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every other woman in the room. No thanks to his gallantry for that. Well, he certainly is very agreeable, and I give you leave to like him. You have liked many a stupider person."
"Oh! you are a great deal too apt, you know, to like people in general. You never see a fault in anybody. All the world are good and agreeable in your eyes. I never heard you speak ill of a human being in your life."
"I would not wish to be hasty in censuring anyone; but I always speak what I think."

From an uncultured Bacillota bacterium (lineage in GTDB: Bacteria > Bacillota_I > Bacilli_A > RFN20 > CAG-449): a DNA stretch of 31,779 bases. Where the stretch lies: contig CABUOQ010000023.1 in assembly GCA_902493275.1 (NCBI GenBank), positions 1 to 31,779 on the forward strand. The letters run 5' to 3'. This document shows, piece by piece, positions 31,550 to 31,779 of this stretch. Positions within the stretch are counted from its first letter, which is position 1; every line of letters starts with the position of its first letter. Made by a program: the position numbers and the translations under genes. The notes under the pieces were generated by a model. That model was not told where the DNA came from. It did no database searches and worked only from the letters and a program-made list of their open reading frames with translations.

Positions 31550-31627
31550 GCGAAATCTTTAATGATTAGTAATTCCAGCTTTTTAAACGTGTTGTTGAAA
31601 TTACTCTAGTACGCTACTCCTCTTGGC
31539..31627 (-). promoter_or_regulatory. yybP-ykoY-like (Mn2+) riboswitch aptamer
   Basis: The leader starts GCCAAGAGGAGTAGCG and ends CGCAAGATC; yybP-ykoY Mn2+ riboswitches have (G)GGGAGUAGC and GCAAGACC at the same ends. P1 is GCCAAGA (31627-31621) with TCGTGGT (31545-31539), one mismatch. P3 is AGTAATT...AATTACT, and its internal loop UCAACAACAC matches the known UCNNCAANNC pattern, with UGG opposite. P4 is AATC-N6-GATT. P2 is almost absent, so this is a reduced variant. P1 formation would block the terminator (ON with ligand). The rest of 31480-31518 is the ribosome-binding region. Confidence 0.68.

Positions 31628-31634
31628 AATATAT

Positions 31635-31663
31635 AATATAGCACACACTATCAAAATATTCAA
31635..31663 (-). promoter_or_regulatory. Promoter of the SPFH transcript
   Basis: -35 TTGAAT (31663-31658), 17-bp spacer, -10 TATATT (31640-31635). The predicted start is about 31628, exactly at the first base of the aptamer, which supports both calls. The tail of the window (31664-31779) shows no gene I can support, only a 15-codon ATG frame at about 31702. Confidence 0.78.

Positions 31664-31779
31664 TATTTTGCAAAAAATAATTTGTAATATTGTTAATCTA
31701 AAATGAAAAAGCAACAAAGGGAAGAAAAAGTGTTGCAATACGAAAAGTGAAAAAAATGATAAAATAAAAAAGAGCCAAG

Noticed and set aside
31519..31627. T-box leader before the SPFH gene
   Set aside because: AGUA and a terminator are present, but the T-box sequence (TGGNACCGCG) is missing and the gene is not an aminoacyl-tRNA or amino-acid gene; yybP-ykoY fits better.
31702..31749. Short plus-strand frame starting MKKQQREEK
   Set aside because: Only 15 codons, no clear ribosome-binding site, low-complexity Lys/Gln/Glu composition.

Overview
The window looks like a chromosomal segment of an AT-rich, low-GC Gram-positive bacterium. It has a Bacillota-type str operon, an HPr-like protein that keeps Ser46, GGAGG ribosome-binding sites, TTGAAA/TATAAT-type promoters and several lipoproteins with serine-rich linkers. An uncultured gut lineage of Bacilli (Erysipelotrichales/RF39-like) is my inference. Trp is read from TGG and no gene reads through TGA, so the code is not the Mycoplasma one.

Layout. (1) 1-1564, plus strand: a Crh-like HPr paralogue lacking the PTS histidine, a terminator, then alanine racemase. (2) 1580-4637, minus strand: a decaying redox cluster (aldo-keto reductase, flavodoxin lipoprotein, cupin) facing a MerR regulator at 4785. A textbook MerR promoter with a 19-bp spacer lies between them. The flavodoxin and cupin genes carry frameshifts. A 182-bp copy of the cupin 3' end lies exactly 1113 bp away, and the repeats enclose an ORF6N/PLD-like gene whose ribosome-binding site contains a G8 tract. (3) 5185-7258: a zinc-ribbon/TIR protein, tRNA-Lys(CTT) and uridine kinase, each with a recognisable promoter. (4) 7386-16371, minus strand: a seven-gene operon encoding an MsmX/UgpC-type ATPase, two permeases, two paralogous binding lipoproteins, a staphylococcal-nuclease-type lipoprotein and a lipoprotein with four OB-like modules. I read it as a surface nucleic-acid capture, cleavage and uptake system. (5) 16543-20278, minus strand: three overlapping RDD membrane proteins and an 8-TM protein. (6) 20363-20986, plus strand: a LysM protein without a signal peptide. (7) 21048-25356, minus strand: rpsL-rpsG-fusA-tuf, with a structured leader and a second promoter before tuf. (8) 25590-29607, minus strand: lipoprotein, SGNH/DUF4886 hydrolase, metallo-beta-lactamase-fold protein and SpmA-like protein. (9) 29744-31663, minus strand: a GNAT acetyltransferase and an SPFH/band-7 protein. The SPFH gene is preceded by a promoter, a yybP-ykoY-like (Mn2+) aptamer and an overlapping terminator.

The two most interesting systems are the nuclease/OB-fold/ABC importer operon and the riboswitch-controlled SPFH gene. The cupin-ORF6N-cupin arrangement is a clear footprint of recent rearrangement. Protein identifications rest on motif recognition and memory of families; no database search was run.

"I know you do; and it is that which makes the wonder. With your good sense, to be so honestly blind to the follies and nonsense of others! Affectation of candour is common enough;—one meets with it everywhere. But to be candid without ostentation or design—to take the good of every body's character and make it still better, and say nothing of the bad—belongs to you alone.—And so you like this man's sisters, too, do you? Their manners are not equal to his."
"Certainly not; at first. But they are very pleasing women when you converse with them. Miss Bingley is to live with her brother and